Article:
The liberal media has been swooning over the prospect that Egyptian president Hosni Mubarak might be replaced by a coalition government led by Mohamed ElBaradei, the former head of the International Atomic Energy Agency (IAEA).
ElBaradei is a darling of the left for his open opposition to the U.S. invasion of Iraq in 2003. He won the Nobel Peace Prize in 2005 in part because of his anti-U.S. posture. As head of the IAEA, he slow-walked international action against Iran for pursuing nuclear weapons, repeatedly kicking the can down the road and claiming that Iran’s intentions in gaining status as a nuclear power were entirely understandable. He announced that the evidence on its weapons programs was inconclusive.
He also has a long history of virulently anti-Israel public comments, calling Gaza “the largest prison in the world,” and condemning Israel for defending itself against terrorist groups.
The Obama administration has repeatedly tried to reach out to ElBaradei, hoping to establish a line of communication in case he becomes Egypt’s new leader. He has returned the favor by publicly trashing the Obama administration for its alleged failure to move quickly enough in calling for Mubarak’s ouster. And here I thought that Obama would magically cause the Middle East to love America.
This past weekend, in an interview with Christiane Amanpour of ABC News, ElBaradei made a shocking and irresponsible comment, claiming the Muslim Brotherhood is not a terrorist organization. This is the same group that has vowed to establish an Islamic caliphate across the Middle East, destroy Israel and kill for the glory of Allah. But, according to ElBaradei, it is not a terrorist organization. ElBaradei’s exact quote was: “[The Muslim Brotherhoods] are no way extremist, they are no way using violence…You have to include them like the evangelical groups in the U.S., like orthodox Jews in Jerusalem.”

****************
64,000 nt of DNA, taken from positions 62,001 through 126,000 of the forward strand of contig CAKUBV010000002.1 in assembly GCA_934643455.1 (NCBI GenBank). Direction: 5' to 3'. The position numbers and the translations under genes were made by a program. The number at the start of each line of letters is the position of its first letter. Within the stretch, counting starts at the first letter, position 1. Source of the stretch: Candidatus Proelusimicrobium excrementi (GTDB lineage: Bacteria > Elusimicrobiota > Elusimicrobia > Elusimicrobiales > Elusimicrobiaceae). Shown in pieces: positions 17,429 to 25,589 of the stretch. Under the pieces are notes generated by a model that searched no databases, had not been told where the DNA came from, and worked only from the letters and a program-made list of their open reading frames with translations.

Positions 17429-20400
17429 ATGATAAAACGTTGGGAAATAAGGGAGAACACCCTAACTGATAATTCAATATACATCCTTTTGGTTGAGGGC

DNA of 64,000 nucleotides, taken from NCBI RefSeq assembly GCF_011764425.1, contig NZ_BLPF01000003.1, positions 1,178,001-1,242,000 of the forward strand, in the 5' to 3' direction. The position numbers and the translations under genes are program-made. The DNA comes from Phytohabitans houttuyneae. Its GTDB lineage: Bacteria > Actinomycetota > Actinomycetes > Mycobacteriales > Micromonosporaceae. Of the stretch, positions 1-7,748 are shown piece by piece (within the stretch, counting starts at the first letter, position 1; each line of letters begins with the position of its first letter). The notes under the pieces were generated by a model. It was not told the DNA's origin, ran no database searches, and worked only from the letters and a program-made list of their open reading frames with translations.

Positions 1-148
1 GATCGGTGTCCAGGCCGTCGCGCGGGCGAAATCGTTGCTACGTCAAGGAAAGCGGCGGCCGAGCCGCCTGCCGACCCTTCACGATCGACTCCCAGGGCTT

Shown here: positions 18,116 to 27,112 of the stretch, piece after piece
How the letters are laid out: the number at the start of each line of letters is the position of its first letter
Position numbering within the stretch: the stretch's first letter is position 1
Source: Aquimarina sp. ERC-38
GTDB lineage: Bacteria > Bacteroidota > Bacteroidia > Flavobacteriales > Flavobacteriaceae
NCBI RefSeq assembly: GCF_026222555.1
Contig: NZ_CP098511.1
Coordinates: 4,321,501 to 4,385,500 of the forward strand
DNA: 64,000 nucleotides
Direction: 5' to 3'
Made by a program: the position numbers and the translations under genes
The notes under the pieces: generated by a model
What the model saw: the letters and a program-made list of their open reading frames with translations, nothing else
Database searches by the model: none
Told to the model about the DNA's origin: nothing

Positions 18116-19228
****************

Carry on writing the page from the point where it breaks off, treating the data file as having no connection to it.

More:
Glenn Beck played portions of this interview on his radio program yesterday.
ElBaradei may feel he has to express such sentiments in order to curry favor with the Arab Street. He is not exactly a Muslim version of Lech Walesa toiling with the masses. In fact, he has been living in Vienna while democratic forces organized within Egypt. But if this is any indication of how ElBaradei would govern Egypt, we could end up with the worst situation in Egypt since before Anwar Sadat made peace with Israel.
I sympathize with the protesters in Egypt. They want democracy and freedom. But if Mubarak is replaced by ElBaradei in a government that includes the Muslim Brotherhood, the solution is worse than the problem. That won’t be good for the cause of democracy in the Middle East, the United States, and certainly not Israel.
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